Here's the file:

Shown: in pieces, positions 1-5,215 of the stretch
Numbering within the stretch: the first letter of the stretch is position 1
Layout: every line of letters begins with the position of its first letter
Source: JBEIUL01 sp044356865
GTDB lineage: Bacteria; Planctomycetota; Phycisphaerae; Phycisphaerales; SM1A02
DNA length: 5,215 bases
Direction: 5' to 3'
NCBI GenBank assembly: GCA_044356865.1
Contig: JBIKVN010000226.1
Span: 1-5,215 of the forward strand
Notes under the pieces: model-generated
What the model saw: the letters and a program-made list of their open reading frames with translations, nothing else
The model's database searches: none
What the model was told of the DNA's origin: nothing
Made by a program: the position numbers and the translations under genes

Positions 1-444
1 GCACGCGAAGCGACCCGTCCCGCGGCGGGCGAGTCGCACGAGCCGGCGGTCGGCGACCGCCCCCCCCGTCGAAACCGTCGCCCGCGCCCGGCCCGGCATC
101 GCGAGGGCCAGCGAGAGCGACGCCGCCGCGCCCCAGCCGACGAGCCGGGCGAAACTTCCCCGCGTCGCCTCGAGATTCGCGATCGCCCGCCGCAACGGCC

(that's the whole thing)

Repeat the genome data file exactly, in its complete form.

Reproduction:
Shown: in pieces, positions 1-5,215 of the stretch
Numbering within the stretch: the first letter of the stretch is position 1
Layout: every line of letters begins with the position of its first letter
Source: JBEIUL01 sp044356865
GTDB lineage: Bacteria; Planctomycetota; Phycisphaerae; Phycisphaerales; SM1A02
DNA length: 5,215 bases
Direction: 5' to 3'
NCBI GenBank assembly: GCA_044356865.1
Contig: JBIKVN010000226.1
Span: 1-5,215 of the forward strand
Notes under the pieces: model-generated
What the model saw: the letters and a program-made list of their open reading frames with translations, nothing else
The model's database searches: none
What the model was told of the DNA's origin: nothing
Made by a program: the position numbers and the translations under genes

Positions 1-444
1 GCACGCGAAGCGACCCGTCCCGCGGCGGGCGAGTCGCACGAGCCGGCGGTCGGCGACCGCCCCCCCCGTCGAAACCGTCGCCCGCGCCCGGCCCGGCATC
101 GCGAGGGCCAGCGAGAGCGACGCCGCCGCGCCCCAGCCGACGAGCCGGGCGAAACTTCCCCGCGTCGCCTCGAGATTCGCGATCGCCCGCCGCAACGGCC